An alternative explanation is that working memory is not trainable and that what is happening during working memory training is that subjects are developing schemas in long-term memory that relate to the specific training task. It is the development of these schemas that boost performance, but they are task-specific and that is why no general improvement occurs.

We can be drawn into similar arguments about the other executive functions such as the ability to direct or inhibit attention. Perhaps some of this is innate in a way that is similar to working memory capacity. Indeed, perhaps the two are linked. However, just like working memory, we should not assume that simply because we model these as general capacities, training will deliver general improvements. Again, it is possible that training leads to the development of task-specific schemas that improve performance on the training task but do not deliver a boost on unrelated tasks that supposedly depend upon the same executive functions.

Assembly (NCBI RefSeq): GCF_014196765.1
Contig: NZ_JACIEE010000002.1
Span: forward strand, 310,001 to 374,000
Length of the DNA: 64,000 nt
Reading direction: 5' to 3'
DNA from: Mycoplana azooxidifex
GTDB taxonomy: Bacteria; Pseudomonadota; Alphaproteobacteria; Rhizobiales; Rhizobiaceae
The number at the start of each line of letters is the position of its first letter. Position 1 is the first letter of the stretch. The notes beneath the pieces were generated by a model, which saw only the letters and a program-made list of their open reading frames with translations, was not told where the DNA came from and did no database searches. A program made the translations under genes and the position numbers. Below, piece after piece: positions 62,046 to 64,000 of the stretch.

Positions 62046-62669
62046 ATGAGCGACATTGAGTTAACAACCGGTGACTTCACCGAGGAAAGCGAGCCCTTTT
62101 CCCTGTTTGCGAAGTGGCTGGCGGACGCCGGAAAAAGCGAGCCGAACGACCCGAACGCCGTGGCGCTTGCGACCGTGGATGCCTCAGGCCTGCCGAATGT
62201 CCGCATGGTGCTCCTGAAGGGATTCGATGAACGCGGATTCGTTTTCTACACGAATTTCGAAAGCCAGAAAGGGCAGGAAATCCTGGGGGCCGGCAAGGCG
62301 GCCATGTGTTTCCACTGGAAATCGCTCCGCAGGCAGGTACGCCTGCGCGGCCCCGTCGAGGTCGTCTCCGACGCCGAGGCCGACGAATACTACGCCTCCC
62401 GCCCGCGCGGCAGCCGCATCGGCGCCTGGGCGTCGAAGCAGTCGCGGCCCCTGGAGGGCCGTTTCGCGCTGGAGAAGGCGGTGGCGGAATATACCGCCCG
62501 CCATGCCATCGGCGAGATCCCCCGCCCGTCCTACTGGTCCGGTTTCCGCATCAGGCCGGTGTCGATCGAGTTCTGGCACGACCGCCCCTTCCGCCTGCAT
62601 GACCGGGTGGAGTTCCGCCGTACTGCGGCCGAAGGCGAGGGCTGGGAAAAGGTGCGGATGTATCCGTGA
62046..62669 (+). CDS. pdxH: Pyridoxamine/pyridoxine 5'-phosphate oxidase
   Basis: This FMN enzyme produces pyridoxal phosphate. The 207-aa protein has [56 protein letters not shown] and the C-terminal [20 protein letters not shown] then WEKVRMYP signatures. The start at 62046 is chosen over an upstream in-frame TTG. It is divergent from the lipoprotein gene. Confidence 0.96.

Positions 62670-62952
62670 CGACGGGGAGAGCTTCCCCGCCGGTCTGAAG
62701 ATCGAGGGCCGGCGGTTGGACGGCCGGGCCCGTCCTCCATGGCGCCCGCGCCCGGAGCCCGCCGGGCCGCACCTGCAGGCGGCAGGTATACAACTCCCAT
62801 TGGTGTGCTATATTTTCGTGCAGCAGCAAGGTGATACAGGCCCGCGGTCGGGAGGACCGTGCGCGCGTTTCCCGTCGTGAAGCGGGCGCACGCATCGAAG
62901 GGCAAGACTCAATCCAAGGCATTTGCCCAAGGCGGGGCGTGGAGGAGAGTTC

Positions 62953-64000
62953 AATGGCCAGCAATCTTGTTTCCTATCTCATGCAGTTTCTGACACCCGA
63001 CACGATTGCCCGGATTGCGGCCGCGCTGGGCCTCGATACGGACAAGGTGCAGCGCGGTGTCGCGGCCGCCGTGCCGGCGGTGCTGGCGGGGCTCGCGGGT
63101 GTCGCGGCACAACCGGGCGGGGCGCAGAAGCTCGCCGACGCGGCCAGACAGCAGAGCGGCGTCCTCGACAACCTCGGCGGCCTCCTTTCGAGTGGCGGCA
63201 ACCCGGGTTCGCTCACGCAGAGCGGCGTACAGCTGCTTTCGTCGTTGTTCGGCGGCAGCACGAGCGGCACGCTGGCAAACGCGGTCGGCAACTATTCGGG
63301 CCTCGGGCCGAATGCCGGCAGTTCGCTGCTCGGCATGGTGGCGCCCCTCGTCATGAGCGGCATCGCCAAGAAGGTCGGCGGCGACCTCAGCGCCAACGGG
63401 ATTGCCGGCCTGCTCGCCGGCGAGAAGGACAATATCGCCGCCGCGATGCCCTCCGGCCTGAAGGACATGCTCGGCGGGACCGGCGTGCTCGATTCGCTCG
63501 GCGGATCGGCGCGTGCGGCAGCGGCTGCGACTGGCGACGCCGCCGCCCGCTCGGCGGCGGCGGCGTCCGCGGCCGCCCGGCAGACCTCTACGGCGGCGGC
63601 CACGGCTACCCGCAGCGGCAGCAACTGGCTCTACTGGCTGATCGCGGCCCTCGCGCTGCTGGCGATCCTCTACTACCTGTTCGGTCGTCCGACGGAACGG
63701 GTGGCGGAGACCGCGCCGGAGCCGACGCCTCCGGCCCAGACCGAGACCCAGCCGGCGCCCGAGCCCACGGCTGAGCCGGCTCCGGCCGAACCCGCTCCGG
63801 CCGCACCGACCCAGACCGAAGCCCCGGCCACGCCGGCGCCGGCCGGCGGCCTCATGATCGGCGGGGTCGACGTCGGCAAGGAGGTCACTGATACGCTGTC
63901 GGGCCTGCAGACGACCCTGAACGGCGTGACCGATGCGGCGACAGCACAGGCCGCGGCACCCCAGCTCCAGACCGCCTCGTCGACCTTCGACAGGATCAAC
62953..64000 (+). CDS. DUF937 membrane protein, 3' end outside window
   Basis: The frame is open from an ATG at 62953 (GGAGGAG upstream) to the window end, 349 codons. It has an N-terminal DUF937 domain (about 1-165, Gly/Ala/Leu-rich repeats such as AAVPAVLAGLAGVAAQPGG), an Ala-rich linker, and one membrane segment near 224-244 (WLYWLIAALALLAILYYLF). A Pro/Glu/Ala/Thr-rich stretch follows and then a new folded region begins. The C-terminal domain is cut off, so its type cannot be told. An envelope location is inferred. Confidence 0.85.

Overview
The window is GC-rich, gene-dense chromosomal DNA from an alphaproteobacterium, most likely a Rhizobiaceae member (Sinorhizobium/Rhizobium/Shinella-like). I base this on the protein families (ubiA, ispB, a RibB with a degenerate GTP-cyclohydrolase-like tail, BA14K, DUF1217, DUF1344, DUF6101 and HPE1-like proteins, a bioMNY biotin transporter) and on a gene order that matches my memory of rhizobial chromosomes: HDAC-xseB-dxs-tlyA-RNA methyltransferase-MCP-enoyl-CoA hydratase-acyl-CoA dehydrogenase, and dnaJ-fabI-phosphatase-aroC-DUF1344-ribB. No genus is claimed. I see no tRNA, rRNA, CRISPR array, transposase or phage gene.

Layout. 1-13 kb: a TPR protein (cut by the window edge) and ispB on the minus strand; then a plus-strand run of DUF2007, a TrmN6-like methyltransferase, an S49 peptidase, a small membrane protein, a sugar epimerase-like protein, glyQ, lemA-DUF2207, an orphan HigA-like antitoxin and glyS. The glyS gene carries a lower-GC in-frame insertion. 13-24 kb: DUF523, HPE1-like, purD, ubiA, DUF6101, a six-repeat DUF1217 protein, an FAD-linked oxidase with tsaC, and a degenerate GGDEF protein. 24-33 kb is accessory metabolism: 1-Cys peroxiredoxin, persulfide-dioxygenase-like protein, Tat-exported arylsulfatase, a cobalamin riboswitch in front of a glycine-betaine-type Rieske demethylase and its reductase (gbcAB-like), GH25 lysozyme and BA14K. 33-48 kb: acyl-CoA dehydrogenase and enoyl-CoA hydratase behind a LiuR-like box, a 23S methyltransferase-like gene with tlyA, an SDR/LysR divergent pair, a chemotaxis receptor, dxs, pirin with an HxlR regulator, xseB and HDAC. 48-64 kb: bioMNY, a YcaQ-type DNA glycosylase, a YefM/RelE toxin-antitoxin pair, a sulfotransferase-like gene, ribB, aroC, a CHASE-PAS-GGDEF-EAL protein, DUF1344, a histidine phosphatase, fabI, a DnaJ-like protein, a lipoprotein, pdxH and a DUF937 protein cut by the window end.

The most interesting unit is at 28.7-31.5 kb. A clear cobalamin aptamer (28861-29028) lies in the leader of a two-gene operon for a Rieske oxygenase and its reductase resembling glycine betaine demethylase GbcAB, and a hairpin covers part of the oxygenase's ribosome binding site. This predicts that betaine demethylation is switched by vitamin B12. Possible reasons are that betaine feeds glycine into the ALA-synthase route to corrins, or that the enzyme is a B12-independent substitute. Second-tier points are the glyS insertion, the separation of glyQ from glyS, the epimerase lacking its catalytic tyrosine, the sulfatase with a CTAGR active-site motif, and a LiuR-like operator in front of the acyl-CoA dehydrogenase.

A new study by British researchers sheds some light on this question. Unusually for an education study, it is a preregistered randomised controlled trial. Preregistration is a bonus because it means that researchers have to declare what they will consider as positive or negative evidence in advance, removing the possibility of mining the data once they have the results to see if they can find a way of analysing it that supports their hypotheses.

The researchers trained three- and four-year-olds on a variety of working memory and ‘inhibitory control’ tasks. The latter required them to ignore a stimulus that pointed in the wrong direction and so is relevant to the control of attention. They then investigated whether this training would lead to improved maths performance and improvements in other executive functions.

They found that executive functions did correlate with maths performance and could be a cause of children from lower socio-economic background performing less well in maths. However, they found that while the children in the experimental group improved on the training tasks, there was no improvement in other measures of executive function and no improvement in mathematics. It seems that if executive functions are indeed general, they cannot be generally improved by training.

Cognitive load theory takes an unusual stance on executive functions. It gives working memory capacity – our raw processing power – primacy and even doubts the existence of a central executive coordinating the other executive functions, suggesting instead that they are a function of schema-building in long-term memory. You may not agree with this unusual view, but at least the model appears to be broadly consistent with the data.